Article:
Trade unions have launched a campaign to prevent a 2016 law banning larges
stores from operating on certain public holidays from being amended.
Some 80,000 retail workers and supporters of the law have taken to wearing green bracelets with the inscription “Don’t take away our holidays”.
Currently, stores with a retail space of over 200 square metres must be closed on New Year’s Eve, Easter Monday, Victory in Europe Day, St. Wenceslas Day and Czech Independence Day. On Christmas Eve, they can operate only until noon, and must be closed on December 25 and 26.
The Czech Trade Inspection oversees compliance with the ban, which does not apply to pharmacies, petrol stations, and shops at airports, railway stations and in hospitals.
As Czech Prime Minister Andrej Babiš defended his government’s decision not to accept even a single migrant at the EU summit in Salzburg, trouble was brewing for him at home. A proposal for the Czech Republic to take in 50 Syrian orphans, has gained increasing support, and the prime minister is being showered with requests to break from his policy and make a humanitarian gesture.
The Czech Republic’s trade unions in health care are set to hold talks with the health minister this week. They have rejected his offer of a five-percent pay rise and insist on a blanket salary increase of 10 percent. If their demands are not met, they are ready to call on doctors and nurses to stop doing over-time.
Trade union leaders have failed to reach agreement with government
representatives on wage increases in the public sector. A deal concerning a
pay rise of public sector employees should be reached by mid-August, the
head of the congress of trade unions, Josef Středula, said after the
meeting on Monday.
Unions are demanding a 15 per cent pay rise for teachers and a 10 per cent salary hike for other public sector staff, including fire-fighters and policemen, starting this October.
Senior Social Democrat Milan Štěch says the party should pull out of a
deal with ANO to form a coalition if it is broken before it can even come
into effect. The speaker of the Senate was responding to ANO leader Andrej
Babiš’s refusal of the Social Democrats’ nominee for the post of
foreign minister, Miroslav Poche.
Mr. Babiš said ANO would not accept Mr. Poche just after the membership of the Social Democrats voted in an internal ballot to enter a minority coalition with ANO.
Such a government would be backed by the Communists, who also reject Mr. Poche as foreign minister. President Miloš Zeman is likewise opposed to the MEP’s nomination.
The chairman of the Social Democrats, Jan Hamáček, says Mr. Babiš had been aware that Mr. Poche was their candidate. Mr. Hamáček says his party have done all they can to reach a coalition deal and have no room to make further concessions.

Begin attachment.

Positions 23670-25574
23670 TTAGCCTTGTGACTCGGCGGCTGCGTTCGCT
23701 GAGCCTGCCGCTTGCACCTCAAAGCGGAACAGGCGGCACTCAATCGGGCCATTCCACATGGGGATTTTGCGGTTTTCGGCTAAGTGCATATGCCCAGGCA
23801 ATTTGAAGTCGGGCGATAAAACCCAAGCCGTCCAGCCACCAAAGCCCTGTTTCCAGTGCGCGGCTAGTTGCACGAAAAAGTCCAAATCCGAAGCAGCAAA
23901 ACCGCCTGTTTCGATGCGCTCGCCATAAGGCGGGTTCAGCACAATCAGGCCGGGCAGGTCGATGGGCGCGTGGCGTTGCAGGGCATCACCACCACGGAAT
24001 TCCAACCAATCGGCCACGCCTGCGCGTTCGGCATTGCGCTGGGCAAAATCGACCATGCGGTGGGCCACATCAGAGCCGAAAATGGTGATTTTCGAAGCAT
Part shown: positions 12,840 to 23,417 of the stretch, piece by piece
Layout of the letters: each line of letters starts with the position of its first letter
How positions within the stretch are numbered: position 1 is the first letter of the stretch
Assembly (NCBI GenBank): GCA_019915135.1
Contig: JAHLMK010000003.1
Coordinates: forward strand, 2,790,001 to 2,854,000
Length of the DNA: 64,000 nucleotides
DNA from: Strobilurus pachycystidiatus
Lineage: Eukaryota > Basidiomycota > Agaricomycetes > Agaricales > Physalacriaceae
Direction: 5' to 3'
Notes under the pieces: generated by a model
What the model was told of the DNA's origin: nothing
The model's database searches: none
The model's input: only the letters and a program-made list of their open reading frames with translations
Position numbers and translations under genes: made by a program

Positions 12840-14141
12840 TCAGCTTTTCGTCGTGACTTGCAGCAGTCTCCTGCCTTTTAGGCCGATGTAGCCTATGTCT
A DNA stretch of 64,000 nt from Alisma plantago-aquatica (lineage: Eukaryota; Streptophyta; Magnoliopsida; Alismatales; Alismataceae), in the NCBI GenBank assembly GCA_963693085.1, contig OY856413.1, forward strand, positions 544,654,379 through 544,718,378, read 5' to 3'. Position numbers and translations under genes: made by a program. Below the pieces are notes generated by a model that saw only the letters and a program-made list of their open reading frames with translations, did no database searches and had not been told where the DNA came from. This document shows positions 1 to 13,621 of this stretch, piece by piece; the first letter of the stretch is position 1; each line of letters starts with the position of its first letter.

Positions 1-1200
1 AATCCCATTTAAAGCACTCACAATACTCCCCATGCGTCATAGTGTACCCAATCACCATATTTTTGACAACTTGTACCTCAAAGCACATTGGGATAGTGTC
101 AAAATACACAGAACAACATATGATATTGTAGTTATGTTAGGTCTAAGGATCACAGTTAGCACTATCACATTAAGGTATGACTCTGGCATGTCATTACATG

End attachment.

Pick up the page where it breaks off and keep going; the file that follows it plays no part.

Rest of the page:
The latest step in the lengthy search for a Czech government has got underway, with members of the Social Democrats voting in an internal referendum on whether to go into coalition with ANO. However, there is some opposition to such a move within the left-wing party – and the result of the balllot won’t be known until mid-June.
Political leaders, war veterans and members of the public gathered outside
Czech Radio’s Prague headquarter on Saturday to mark the 73rd anniversary
of the Prague Uprising against Nazi rule at the end of WWII.
The radio station was the focal point of the uprising and the site of one of the biggest clashes with Nazi forces as citizens came to defend the building against German attempts to retake it. Over 100 people died defending the radio building and hundreds of others fell at the barricades that went up around Prague. Altogether, an estimated 12,000 people were killed around the country.
The commemorative ceremony outside Czech Radio was attended by the Speaker of the Senate Milan Stech, Prague Mayor Adriana Krnáčová, members of the Union of Freedom Fighters and others. Mr. Stech said that although the uprising had come in the last days of the war it had prevented the Nazis from destroying the historic core of the Czech capital.
The biggest grouping of Czech trades unions, the Confederation of Czech and
Moravian Trades Unions, is focusing on higher wages and a shorter working
week at a two day congress in the capital, Prague, beginning Friday.
The unions want to see a cut in the working week by 2.5 hours. They also want to see a 1,500 crown hike in the minimum wage from January next year from the current 12,200 crowns to 13,700 crowns. The unions point out that past increases in the minimum wage have not dented the performance of the Czech economy, as employers had warned.
The two-day meeting should elect a new leadership for the next four years. The only contender to be chairman is the current incumbent, Josef Středula.